Finally, here are some of my Bogus tips: 1) Let your lure sink before retrieval. You’ll find many hookups during the drop-down. 2) Drift the bar. This is a great technique in a cross wind or a rip current. Cast your lure onto the sandbar bordering a hole or slough and let natural forces sweep it off into the hole. Expect a hit just as the plug roles off into the hole. This is where the trout are waiting for an easy meal. 3) Open-hook jig trick: slightly open the gap of the lead-head jig hook with a pair of pliers. This results in a much more secure hookset and less lost fish. 4) One sticky problem that we all confront, if in fact we lucky enough to actually catch trout, is the slimy hand syndrome. The solution is right at your feet. Just swish your hand in the sand, and it’s gone in a flash. 5) When all else fails, try persistence. It really works when all else fails!

It’s only time, and it’s on YOUR side.

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So how is the trout season holding up?

The last few days, the surf has been particularly bumpy but friendly to the bottom feeders, sea mullet and black drum, but not to the speckled trout. Hopefully the current and late-week cold fronts and northeast wind will clear up the surf to speckled trout standards.

My hooks are sharp, my line is fresh and my hopes are up. In general, fishing along the beach has been slow but slower to the west and not so slow toward Fort Macon. In the Atlantic Breach surf, there have been pompano and sea mullet and a few reds, some over slot. Last week in Emerald Isle, there were also good catches of big sea mullet, pretty pompano and some spots. But if you fish the point in Emerald Isle, you would be hard-pressed to bring anything home. By the way, where are the red drum?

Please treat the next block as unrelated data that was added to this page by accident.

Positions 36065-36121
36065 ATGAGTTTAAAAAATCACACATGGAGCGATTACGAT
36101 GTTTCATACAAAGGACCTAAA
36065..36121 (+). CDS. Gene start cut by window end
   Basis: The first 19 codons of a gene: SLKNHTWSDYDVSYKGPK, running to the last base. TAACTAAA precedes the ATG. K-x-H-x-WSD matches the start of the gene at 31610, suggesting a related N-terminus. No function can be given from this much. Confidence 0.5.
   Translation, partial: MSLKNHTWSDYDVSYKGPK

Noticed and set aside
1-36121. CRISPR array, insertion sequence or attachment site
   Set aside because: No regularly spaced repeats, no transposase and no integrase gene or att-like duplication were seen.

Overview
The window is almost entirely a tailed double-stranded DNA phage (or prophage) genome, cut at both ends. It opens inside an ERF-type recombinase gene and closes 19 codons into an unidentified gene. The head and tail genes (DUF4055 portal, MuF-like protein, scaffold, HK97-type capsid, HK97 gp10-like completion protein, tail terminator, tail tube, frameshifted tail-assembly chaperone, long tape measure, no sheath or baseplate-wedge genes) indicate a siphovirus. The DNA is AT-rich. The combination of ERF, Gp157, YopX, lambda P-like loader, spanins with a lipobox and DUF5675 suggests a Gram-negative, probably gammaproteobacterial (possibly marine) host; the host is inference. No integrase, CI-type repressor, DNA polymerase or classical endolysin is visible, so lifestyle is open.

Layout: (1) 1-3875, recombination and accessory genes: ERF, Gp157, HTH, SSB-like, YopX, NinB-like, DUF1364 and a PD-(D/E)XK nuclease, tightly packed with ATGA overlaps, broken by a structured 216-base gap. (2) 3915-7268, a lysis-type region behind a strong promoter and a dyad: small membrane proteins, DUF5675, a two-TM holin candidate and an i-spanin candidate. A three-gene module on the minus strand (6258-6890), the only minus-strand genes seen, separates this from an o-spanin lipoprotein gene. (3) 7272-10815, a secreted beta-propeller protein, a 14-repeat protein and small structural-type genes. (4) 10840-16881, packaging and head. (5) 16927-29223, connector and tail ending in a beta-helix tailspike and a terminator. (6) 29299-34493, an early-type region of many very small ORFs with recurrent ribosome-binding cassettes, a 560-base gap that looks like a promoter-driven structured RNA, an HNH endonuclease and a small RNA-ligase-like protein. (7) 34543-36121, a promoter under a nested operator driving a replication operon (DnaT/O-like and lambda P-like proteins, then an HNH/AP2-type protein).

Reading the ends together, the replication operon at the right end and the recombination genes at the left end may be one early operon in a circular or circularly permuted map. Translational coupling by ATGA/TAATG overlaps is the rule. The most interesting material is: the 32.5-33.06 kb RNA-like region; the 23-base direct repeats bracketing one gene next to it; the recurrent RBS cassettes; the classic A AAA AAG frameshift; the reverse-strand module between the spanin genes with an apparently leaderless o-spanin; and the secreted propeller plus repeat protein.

If not the surf, where do you go for trout? How about the usual spots: Core Creek, the Haystacks and the previously mentioned Radio Island jetty? The specks are starting to stack up there. Of course, the Neuse and New River creeks are still producing some of the biggest fish. Unfortunately, I haven’t heard about Slocum and Hancock creeks which bookend the Cherry Point Marine Corp Air Station.

There are also catches reported from the all the Highway 24 creeks not named Deer. I have recently fished Deer Creek, also known as Schoolhouse, which has plenty of baits of all sizes, but no trout or reds that I could find.

Another traditional hot spot has been the Cape Lookout rock jetty, but several reports from the jetty and Bardens Inlet and environs have not been encouraging. This area, which used to be THE place for trout has disappointed the last several years.

The Lookout area, however, has been hot for big bluefish, some false albacore, and I’ve heard a report that some bluefin tuna have made a showing already! That could be great news for our bluefin tuna season. By the way, that is usually the exit zone for big Spanish mackerel as they leave for the season, particularly just east of the shoals.